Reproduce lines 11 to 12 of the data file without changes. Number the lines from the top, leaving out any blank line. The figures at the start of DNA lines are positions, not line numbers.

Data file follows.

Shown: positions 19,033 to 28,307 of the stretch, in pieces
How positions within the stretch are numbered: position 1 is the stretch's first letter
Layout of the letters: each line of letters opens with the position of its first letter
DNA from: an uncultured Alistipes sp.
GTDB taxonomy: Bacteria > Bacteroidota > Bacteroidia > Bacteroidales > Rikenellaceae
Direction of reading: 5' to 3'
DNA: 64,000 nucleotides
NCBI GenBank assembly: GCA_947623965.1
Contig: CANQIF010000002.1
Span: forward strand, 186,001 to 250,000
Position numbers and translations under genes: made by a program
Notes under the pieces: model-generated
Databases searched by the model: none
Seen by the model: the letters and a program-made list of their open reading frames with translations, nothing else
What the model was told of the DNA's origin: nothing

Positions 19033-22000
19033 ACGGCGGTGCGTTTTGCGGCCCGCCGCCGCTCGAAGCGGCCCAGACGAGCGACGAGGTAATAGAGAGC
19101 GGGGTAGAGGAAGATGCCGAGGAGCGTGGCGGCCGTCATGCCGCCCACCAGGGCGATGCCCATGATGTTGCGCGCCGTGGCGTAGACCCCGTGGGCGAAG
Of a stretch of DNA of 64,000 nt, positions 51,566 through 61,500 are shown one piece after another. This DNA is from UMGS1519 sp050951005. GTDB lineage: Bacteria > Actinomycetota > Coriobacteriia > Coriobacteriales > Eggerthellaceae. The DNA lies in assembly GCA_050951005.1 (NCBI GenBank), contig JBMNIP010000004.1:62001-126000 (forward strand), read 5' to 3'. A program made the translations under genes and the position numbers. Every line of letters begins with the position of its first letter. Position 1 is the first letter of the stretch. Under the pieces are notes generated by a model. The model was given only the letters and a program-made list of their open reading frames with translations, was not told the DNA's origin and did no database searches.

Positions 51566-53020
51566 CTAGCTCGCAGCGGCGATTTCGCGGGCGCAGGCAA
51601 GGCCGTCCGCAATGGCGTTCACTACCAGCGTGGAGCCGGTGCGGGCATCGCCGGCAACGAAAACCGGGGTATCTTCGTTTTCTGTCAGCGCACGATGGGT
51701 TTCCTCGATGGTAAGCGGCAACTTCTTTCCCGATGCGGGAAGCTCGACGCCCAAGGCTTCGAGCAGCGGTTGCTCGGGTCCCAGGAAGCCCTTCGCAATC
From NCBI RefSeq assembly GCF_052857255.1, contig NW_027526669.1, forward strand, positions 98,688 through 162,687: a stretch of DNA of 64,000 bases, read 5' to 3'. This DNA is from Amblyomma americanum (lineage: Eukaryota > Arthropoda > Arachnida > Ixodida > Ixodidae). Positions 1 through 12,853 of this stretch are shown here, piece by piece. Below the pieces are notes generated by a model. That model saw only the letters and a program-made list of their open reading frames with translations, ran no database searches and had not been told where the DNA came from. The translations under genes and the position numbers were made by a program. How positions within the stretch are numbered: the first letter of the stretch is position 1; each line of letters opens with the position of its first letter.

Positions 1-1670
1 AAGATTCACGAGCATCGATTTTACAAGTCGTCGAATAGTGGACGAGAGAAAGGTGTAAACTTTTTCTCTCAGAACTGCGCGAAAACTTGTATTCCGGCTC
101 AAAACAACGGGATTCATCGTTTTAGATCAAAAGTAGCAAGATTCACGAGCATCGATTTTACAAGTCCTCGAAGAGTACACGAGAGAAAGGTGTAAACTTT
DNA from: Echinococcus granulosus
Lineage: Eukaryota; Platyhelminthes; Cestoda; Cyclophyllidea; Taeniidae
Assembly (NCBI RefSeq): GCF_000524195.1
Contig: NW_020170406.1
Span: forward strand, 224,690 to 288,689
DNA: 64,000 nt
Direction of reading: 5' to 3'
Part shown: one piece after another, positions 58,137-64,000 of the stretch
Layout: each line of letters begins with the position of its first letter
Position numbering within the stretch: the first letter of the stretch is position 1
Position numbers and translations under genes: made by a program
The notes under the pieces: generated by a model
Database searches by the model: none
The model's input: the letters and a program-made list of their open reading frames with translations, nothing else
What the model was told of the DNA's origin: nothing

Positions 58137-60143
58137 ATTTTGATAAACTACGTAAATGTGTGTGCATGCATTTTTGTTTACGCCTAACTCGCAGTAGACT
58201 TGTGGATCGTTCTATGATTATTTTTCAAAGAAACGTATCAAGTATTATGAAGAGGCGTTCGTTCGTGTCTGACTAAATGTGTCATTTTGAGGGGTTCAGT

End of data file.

Position numbers and translations under genes: made by a program
Notes under the pieces: model-generated